I am in awe of American travel writer and novelist Paul Theroux, especially his travel writing.
It's a magnificent winter's day here on the North Coast - 28 degrees Celsius without a single cloud in the sky, Tiffany's beach is 250 m away and depending on the direction of the breeze, I can hear the crashing waves. Yet I'm enthralled by Theroux's words; I'm putting off work and my morning dip so enthralled I am, yet again, by one of his books: The Pillars of Hercules: A grand tour of the Mediterranean, published in 1995.
I've long ago learnt to write down the words of the writers you admire: I'm to feel the tempo, the heat of their words; to imbibe their rhythm and style.
"I took a water-bus from the Lido to Venice proper, and approaching this city in the sea, glittering in brilliant sunshine, I began to goggle, trembling a little, feeling a physical thrill and unease in the presence of such beauty, an exultation amounting almost to fear.
"Venice is magic, the loveliest city in the world, because it has entirely displaced its islands with palaces and villas and churches. It is man-made, but a work of genius, sparkling in its own lagoon, floating on its dreamy reflection, with the shapeliest bridges and the last perfect skyline on earth: just domes and spires and tiled roofs. It is one colour, the mellowest stone. There is no sign of land, no earth at all, only water traffic and canals. Everyone knows this, and yet no one is prepared for it, and so the enchantment is overwhelming. The fear you feel is the fear of being bewitched and helpless. Its visitors gape at it, speechless with admiration, hardly believing such splendour can shine forth fron such slimy stones.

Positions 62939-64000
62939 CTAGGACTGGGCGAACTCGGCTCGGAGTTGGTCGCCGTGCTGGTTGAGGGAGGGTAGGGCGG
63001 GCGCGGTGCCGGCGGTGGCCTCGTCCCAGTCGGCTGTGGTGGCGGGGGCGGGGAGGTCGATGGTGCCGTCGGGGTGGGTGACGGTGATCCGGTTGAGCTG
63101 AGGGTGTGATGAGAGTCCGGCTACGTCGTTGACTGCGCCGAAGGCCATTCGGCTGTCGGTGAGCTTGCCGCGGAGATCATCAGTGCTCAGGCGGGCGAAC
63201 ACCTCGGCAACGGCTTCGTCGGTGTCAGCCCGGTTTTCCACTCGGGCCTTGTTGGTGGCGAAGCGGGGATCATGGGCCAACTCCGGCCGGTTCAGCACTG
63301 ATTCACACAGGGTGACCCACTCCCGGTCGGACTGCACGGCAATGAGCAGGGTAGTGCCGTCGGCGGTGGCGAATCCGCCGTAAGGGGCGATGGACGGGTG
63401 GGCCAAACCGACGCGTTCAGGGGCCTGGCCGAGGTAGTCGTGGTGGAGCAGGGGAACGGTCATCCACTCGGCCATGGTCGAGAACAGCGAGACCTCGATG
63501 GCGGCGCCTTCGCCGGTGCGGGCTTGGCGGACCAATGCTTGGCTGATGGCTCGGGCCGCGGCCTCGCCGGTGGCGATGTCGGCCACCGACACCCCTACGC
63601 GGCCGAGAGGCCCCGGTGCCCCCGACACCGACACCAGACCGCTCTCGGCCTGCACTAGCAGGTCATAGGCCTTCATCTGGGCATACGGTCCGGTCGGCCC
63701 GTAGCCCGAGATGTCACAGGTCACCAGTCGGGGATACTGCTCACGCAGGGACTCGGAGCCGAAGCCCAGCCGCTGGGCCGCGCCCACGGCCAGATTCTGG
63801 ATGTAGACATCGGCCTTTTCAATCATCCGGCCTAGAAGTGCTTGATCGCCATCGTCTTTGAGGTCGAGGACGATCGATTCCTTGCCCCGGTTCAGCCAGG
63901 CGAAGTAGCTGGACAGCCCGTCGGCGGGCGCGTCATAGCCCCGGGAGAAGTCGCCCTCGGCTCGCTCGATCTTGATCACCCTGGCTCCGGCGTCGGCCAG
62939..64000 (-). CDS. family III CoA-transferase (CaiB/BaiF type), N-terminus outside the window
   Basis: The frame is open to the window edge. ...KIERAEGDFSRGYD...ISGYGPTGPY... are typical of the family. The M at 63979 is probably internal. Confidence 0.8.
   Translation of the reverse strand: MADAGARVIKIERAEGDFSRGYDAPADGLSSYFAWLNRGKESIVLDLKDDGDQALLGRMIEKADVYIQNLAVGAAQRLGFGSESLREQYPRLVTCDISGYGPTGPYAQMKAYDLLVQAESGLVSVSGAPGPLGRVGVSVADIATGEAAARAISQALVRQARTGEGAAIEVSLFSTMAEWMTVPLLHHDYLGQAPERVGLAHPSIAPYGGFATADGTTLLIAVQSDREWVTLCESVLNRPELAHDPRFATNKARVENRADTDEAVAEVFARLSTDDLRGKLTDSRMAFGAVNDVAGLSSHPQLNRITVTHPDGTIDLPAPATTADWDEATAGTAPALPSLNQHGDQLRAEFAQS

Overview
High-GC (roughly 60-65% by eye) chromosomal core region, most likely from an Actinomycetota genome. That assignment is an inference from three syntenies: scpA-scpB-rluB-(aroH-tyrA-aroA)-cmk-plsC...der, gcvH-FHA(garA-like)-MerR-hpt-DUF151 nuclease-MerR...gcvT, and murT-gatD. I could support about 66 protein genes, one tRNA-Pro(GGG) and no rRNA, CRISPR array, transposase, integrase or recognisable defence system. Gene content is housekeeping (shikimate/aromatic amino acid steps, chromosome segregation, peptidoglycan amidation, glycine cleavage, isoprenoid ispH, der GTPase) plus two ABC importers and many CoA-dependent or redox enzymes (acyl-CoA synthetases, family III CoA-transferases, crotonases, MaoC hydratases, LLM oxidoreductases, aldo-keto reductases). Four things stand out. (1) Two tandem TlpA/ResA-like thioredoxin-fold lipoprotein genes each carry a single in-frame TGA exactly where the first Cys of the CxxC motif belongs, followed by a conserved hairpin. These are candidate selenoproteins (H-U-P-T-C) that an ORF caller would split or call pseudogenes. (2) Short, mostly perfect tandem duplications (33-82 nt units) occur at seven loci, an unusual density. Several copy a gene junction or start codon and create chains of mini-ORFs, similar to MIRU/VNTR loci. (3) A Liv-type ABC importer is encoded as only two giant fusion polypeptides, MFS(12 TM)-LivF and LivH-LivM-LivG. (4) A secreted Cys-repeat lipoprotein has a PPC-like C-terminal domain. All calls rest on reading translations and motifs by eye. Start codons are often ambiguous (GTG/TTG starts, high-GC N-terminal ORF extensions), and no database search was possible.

"Language cannot do justice to Venice and nothing can detract from its beauty. It floods regularly; its marble is damaged amd decayed, its paintings rot, it has stinking corners. Its canals are green, some of it looks poisonous, it is littered, it teems with rats that not even the masses of Venetian cats can cope with ... People still live in Venice, children play in its back streets, where families turn the cranks of pasta machines, men congregate to smoke, women scorch tomatoes. In the alleys beggar women cradle their children and hold signs: Please help my family - Ex-Yugoslavia. Even the fact that Venice is actually sinking and might one day be destroyed if not disappear altogether, gives it an air of fragility and drama, a passionate mortality."